The New York Jazz Choreography Project continued its 10th anniversary season this October with another vibrant and diverse evening of jazz dance performance. Bringing together a varied collection of works from choreographers the organization has worked with in the past, the evening was an inspiring showcase illustrating the full breadth of jazz dance styles.
Though jazz dance continues to evolve from its early 20th century beginnings, the Jazz Choreography Project harkened back to the past with several pieces that had a distinctly vintage feel. Alan Spaulding’s reconstruction of Robert Audy’s “I Met A Girl” delightfully channeled the carefree sophistication of a Gene Kelly number, as dancer Sam Wolf effortlessly filled the stage with charm and gentle dance steps that blended a poised elegance with playful joy. Jeff Davis’s duet “That’s All,” similarly, evoked the light-footed grace of one of Fred Astaire and Ginger Rogers’ more buoyant duets, as Davis led partner Emily Vetsch around the stage with ease and strong musicality, blending moments of sustained elegance and quick-footed steps.
Even before jazz became a hallmark of the midcentury stage and screen, though, the form was taking shape through Lindy Hop, which the showcase paid homage to with Jaime Shannon and Tony Fraser’s “Dreamscape (A Tribute to the Duke),” a light-hearted swinging number that dazzled with its old-school charm and playful nonchalance. More surprising, however, was “Metaphysics of Jazz,” a fusion of jazz styles both old and new that blended Lindy Hop with hip hop and more contemporary jazz styles. The past and present movements fused together effortlessly, demonstrating the spectrum of jazz styles in a way that put the styles in conversation with each other, rather than mixing a cacophonous clash of forms.
Other numbers throughout the evening felt at once both classical and distinctly of the present. Bob Boross’s “LIFE” was explosive and powerful, with dancers whose each movement felt charged with electricity and sustained momentum, keeping even their prolonged extensions and slower movements filled with life. The number was rooted in classic jazz lines and movements, yet felt vitally fresh, demonstrating how classic jazz lines and technique never goes out of style. Richard J. Hinds’s “Five Guys Named Moe,” similarly, was a fresh burst of energy from its five male dancers, blending casual musical theatre charm with a polished contemporary feel. The dancers’ extensions and jumps were packed with energy, and each dancer performed with a sense of character and personality that elevated their already soaring steps.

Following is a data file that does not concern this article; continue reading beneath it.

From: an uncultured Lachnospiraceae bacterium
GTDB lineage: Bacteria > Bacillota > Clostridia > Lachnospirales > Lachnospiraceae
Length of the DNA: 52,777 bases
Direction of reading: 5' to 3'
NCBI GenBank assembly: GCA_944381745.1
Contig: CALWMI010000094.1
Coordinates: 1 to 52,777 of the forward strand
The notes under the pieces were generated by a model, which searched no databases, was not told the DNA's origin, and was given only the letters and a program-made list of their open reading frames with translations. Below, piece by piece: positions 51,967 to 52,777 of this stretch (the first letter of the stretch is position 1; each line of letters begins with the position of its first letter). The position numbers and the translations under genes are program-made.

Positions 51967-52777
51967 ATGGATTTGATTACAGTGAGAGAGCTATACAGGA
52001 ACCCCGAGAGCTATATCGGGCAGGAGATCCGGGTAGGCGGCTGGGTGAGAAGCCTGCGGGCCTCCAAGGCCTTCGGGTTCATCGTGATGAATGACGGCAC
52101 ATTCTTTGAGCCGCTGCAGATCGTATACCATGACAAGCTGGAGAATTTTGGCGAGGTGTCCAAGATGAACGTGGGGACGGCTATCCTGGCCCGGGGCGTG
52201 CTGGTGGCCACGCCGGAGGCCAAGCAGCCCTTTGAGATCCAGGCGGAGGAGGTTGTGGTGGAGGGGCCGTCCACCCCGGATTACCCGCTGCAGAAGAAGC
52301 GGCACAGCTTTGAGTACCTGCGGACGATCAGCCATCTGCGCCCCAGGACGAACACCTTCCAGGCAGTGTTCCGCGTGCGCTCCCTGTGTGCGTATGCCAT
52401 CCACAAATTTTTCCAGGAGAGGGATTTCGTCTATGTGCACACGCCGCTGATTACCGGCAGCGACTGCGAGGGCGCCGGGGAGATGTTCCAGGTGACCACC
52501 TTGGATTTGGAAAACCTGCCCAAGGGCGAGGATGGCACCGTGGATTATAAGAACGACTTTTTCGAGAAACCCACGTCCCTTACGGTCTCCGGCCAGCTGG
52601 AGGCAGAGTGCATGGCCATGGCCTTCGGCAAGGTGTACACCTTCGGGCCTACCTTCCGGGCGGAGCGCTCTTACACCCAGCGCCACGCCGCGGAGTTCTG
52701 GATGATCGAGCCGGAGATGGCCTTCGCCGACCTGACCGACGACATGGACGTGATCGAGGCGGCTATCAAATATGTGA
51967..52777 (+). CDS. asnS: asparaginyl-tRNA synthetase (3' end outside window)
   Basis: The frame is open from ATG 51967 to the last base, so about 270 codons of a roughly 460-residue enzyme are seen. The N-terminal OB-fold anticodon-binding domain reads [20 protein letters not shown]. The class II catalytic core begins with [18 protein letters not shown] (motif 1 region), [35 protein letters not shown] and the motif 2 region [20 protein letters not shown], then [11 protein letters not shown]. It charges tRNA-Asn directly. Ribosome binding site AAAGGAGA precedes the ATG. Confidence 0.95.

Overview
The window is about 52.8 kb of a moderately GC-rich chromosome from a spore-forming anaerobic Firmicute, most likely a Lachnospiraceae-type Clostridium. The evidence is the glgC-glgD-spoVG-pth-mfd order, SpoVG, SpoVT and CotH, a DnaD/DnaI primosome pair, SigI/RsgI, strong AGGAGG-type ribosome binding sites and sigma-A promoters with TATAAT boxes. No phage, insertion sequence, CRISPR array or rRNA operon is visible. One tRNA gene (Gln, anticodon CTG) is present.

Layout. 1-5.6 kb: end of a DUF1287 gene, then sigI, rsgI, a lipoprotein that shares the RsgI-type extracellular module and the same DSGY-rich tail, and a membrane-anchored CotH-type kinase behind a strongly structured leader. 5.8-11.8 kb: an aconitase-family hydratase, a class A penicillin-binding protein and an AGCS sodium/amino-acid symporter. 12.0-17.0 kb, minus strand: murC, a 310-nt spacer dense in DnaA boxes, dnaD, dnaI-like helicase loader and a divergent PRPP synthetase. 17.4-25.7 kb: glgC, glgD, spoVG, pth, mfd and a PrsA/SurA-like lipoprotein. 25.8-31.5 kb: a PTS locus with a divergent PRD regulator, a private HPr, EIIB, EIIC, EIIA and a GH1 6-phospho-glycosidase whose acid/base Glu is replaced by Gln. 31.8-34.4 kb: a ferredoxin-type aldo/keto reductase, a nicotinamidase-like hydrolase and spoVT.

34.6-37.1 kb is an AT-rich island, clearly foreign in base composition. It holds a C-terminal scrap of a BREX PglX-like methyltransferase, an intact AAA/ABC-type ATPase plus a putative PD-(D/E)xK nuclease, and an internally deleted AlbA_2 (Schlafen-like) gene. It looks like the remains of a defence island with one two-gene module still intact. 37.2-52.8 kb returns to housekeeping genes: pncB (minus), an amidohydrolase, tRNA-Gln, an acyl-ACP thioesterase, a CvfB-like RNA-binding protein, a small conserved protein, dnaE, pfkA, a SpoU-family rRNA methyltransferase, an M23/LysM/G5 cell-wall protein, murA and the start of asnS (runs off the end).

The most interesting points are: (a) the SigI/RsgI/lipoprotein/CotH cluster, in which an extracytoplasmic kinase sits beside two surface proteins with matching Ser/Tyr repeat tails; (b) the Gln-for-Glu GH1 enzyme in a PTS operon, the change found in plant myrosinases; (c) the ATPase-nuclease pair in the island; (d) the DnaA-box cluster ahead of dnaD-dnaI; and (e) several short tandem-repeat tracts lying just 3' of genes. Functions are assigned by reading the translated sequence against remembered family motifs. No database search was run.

In addition to its 21st century takes on classic styles, the evening also paid homage to a master of musical theatre-style jazz, Bob Fosse, as Verdon Fosse Legacy reconstructeur Lloyd Culbreath set the number “Dancin’ Man” from the musical Dancin’ on students and alumni from the Steps on Broadway Conservatory Program. The number is a masterful blend from Fosse, carefully evoking the dance legends who came before him – such as Fred Astaire, who performed a routine to the number in the film The Belle of New York – through the choreography’s vaudeville steps, softshoe ease, and brassy final section. At the same time, the number is defined by the precise, innovative touches that epitomized Fosse’s style, from angular and turned-in movements to minute isolations, referencing the airy dances of past eras while translating them through Fosse’s more grounded, subversive lens.
Though Fosse’s choreography is packed with enough hyper-specific details to trip up even the most seasoned performer, the Steps on Broadway students performed the dance with style and a flair that captured the number’s lighthearted yet meticulously subtle feel. The evening also contained two other numbers performed by younger dancers, “Finding Peace by Ashley Rich and “My Walkin’ Stick” by Alan Spaulding, and their expressive performances gave hope that the jazz tradition will continue to move forward through these younger dancers.
On the other end of the jazz spectrum from the classic lines of Fosse and the program’s other musical theatre-based numbers, the evening also showcased jazz’s transition into more contemporary-based choreography. Kavin T. Grant’s duet “Gravity” was wonderfully performed by dancers Cemiyon J. Barber and Carmen Cage, with skilled, in sync movements that highlighted the dynamics in Grant’s choreography, ranging from phrases of vigorous, bold steps to quieter, more emotional moments. The explosive yet controlled movements of the dancers in Ellenore Scott’s “Bottom of the River,” too, made for a stirring routine. The dancers brought a sense of emotion to their performances that at times rivaled the more character-based musical theatre numbers with their blend of personality and technique. Between these pieces and the evening’s more classic repertoire, the Jazz Choreography Project reminded us why it’s still worth resurrecting jazz’s past – but also why we should be looking forward to its future.
Alison Durkee is a New York-based journalist and arts critic whose writing has been published in such publications as Mic, City Guide NY, Exeunt Magazine, HowlRound, Stage Buddy, OffOffOnline, and Critical Dance. She currently serves as the Features Editor for London-based theatre website Everything Theatre and as a political news journalist for Vanity Fair, and is a member of the Outer Critics Circle. In addition to her writing work, Alison is a dancer and her work in the arts includes administrative roles with HERE Arts Center and the Theatre Museum. She holds degrees in Theatre Studies from NYU’s Gallatin School of Individualized Study and the Royal Central School of Speech and Drama, where her research focused on the intersection of musical theatre, history, and nostalgia.
Choreography photo: Jan La Salle